Andrea Ford of Re:Style Studio Toronto: PIPING PART 1


Andrea Ford, founder of RE:Style Studio RESTYLESTUDIOTORONTO.COM 








Piping is one of the key sewing skills used in upholstery, and knowing how to make piping properly – and how to use it diligently requires knowing the difference between common terms and applications.

Let’s start with a glossary of terms:




Piping: Covered cord sewn into a seam. In upholstery we use this a lot in cushion covers and boxy-style sewn arm seams. This beast of a chair was tricked out within an inch of its life with all the kinds of piping!










Welted cord: An upholstery application of topical trim, seemingly a “double piping” on which self-fabric is sewn to an inner cord which is lashed together and the seam is sewn into the welt between cords. This is glued or stapled to the final detail of an upholstered chair with wooden trim to cover fabric layer staples. These chairs feature contrast welted cord made from a tight-weave canvas. Look for my one-stitch welted tutorial in coming posts.










Lip cord: Fabric covered cord stapled to the bottom edge of a chair, ottoman, sofa, etc. This is not needed to be sewn prior to stapling in place. In this ottoman you’ll see a sewn piped edge at the top, along with lip cord stapled to the bottom edge.









  1. For your own sanity, make sure you stitch an anchor at the start of your piping sleeve – trapping the cord into the seam and attaching it to the fabric – to avoid the annoying pull-through as you work with the unwieldy covered cord.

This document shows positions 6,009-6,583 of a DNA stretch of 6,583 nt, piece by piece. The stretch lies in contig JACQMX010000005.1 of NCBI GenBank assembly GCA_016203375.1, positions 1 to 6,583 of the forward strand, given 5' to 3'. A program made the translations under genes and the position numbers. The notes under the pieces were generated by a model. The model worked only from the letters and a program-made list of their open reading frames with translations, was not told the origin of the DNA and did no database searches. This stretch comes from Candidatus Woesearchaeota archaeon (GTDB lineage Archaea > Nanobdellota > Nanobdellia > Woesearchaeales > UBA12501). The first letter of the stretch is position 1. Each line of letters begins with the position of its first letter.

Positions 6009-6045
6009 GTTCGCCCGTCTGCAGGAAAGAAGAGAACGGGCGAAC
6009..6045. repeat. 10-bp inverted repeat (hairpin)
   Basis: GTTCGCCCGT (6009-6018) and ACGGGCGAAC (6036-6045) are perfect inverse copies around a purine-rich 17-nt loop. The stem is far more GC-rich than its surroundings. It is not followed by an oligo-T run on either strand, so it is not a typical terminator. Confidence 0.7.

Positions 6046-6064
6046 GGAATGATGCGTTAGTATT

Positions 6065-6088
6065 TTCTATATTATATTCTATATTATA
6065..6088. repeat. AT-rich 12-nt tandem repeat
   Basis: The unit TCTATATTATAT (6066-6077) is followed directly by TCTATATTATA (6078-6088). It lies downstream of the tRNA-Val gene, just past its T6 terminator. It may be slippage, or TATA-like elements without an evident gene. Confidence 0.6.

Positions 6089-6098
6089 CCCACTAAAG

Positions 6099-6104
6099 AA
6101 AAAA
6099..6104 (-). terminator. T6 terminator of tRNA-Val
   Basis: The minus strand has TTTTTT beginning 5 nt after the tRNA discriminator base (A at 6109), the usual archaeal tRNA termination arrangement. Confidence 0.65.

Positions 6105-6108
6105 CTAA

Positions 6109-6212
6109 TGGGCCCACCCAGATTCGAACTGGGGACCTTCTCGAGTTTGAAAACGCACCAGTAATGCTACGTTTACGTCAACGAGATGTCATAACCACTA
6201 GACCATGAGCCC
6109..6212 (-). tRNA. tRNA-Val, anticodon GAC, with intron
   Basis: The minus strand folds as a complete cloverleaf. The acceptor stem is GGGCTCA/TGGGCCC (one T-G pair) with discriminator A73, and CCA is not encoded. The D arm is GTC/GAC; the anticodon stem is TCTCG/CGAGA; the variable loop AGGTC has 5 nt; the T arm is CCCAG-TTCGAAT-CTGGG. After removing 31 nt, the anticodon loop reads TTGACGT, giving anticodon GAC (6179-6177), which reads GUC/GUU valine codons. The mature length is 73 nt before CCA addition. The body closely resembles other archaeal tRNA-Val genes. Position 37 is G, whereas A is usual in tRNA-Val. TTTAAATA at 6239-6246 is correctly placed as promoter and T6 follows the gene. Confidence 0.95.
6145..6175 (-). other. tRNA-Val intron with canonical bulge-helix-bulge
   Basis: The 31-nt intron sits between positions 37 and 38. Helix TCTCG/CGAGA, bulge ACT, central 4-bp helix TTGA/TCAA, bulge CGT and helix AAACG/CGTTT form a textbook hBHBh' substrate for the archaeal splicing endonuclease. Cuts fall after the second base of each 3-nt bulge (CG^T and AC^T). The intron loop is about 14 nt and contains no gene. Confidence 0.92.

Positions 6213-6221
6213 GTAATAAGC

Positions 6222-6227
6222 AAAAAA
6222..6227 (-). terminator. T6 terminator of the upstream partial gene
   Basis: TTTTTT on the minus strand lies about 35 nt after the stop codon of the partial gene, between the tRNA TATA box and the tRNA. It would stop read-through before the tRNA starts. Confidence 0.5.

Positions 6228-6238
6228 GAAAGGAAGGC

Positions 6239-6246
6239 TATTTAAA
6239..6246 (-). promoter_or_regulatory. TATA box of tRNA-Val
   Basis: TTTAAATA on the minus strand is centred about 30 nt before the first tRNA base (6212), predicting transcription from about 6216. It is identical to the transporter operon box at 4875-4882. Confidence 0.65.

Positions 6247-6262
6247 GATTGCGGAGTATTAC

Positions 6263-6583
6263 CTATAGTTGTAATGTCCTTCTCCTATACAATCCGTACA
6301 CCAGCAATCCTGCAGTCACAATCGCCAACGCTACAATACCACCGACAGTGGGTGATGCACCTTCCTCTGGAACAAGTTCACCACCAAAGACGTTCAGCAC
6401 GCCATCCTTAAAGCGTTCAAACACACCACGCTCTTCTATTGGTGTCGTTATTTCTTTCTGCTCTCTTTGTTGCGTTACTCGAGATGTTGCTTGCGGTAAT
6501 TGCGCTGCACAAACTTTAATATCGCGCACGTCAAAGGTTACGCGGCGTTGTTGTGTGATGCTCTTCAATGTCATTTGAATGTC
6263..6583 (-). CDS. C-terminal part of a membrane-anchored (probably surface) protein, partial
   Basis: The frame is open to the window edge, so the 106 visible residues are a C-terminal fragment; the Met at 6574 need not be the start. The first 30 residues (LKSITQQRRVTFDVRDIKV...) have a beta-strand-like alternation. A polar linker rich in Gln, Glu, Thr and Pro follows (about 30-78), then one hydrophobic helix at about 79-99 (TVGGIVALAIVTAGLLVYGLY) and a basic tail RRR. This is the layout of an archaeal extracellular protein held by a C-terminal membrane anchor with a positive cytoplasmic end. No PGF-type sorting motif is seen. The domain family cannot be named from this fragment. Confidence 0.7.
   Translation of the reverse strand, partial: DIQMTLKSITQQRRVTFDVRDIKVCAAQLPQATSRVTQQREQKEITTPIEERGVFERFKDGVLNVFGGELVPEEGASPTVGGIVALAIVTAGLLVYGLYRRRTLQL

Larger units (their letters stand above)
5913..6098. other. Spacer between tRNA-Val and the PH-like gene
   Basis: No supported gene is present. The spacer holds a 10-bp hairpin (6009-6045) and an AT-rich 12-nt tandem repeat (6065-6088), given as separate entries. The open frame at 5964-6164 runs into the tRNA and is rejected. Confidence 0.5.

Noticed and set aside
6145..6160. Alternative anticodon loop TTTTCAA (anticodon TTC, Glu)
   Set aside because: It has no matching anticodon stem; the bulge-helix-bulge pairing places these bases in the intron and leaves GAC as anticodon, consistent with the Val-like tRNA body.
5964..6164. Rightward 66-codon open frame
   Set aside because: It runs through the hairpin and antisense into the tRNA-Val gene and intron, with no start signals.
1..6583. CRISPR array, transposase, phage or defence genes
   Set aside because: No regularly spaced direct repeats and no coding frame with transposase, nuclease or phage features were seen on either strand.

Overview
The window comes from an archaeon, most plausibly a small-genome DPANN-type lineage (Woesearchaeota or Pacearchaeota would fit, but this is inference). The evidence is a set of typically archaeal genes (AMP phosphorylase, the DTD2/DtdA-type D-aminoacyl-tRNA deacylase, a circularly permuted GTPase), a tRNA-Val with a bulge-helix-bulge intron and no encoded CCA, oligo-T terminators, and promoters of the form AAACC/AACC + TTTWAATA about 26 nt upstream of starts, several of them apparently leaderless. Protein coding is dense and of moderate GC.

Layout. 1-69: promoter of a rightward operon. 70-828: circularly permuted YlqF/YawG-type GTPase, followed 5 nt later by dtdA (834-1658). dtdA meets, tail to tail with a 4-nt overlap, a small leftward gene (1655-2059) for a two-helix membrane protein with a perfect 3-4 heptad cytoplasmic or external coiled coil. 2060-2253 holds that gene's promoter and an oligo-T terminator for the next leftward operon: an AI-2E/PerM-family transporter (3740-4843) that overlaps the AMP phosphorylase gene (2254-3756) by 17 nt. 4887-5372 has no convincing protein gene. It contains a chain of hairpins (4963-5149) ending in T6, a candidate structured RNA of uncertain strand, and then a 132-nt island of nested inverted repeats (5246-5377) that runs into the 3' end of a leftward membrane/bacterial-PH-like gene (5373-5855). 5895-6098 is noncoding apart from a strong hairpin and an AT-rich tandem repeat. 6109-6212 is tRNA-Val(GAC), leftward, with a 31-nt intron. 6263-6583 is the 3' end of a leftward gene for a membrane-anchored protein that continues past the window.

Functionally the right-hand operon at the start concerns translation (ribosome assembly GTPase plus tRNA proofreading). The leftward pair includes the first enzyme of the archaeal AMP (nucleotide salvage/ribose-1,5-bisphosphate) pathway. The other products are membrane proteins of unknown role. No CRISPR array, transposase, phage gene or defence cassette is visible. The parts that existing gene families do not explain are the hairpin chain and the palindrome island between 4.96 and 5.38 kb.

2. Give yourself a tiny margin (1/8”) between your stitch line and the cord, rather than trying to choke up on the cord like store bought piping. That way your stitch will be buried in your final seam and never peak out. There’s nothing worse than hooking your seam ripper into the fabric covering your piping and creating a hole.
  3. For microfibres and linen sewn into box cushions or rectilinear shapes, cut your fabric strips along the warp or weft and forget about bias strips. Bias strips are key for curvy work and to give a little extra ease in tightly woven fabrics.





















Do you have adventures in piping with your home decor projects?

Do you love working with it or avoid it in some instances?

Part 2 coming up next Thursday.

About Liz Thompson

I am the National Education Manager for Janome & Elna Canada and I LOVE to sew! I have been employed full time in the sewing and quilting industry for over 30 years so I bring a wealth of sewing knowledge & expertise to this blog. I enjoy all forms of sewing from quilting to sewing garments to machine embroidery and software. Pretty much everything in my life is seen through the eyes of a passionate sewer! I am constantly on the look out for fun, innovative and inspiring ideas to share with you all on this blog. I also love to sew, read, knit , crochet, travel and spend time with my family and friends.
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6 Responses to Andrea Ford of Re:Style Studio Toronto: PIPING PART 1

  1. DJ says:

    Just finished reupholstering my first project. My granddaughter saw a chair that she loved at the furniture store but it was $400. Her mom found fabric that was very similar and asked me if I could reupholster a chair that she had. Looked at youtube videos and dove in. There is a lot of piping on the chair. I used my zipper foot on my Janome 10000 and adjusted the needle to sew very closely to the cording. Chair is completed to give to her for her birthday on June 17. She is going to be so surprised.


    • lizafrica says:

      Hi DJ

      Thank you so much for sharing that great sewing adventure. We are sure your grand daughter is going to be super thrilled. Well done!



  2. Stephanie Buckingham says:

    Interesting post, thank you.


  3. jrp53 says:

    I love adding piping to projects. They look so professional when it is added.


    • lizafrica says:

      We think so too and thought this Guest blog post would have a good amount of appeal to our Janome life viewers. Thanks for reaching out with a comment.



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